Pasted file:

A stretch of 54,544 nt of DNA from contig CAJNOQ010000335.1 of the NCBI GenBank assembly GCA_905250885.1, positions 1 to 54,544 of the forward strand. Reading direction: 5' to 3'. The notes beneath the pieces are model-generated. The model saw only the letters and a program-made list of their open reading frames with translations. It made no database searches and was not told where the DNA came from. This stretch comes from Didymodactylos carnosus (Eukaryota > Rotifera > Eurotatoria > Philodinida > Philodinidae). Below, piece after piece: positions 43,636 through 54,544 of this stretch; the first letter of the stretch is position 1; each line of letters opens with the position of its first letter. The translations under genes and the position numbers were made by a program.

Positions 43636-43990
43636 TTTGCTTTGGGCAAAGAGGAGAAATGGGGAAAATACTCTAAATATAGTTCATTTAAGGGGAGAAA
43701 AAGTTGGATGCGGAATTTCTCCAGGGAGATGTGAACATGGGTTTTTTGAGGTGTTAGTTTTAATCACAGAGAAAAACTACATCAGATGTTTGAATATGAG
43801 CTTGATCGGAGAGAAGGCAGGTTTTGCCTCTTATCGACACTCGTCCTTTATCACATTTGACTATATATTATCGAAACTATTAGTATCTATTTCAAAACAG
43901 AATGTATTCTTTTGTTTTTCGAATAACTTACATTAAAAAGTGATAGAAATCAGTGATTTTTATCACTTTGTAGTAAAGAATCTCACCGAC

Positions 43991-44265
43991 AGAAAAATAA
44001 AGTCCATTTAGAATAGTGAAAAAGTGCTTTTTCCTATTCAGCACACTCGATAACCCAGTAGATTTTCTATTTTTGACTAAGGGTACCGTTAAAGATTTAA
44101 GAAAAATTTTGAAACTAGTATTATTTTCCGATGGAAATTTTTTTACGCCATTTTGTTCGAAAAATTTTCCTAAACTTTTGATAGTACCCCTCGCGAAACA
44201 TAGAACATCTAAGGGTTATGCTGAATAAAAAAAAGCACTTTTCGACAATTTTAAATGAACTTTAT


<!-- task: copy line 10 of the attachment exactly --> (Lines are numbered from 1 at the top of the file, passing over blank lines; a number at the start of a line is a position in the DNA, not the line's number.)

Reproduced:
44101 GAAAAATTTTGAAACTAGTATTATTTTCCGATGGAAATTTTTTTACGCCATTTTGTTCGAAAAATTTTCCTAAACTTTTGATAGTACCCCTCGCGAAACA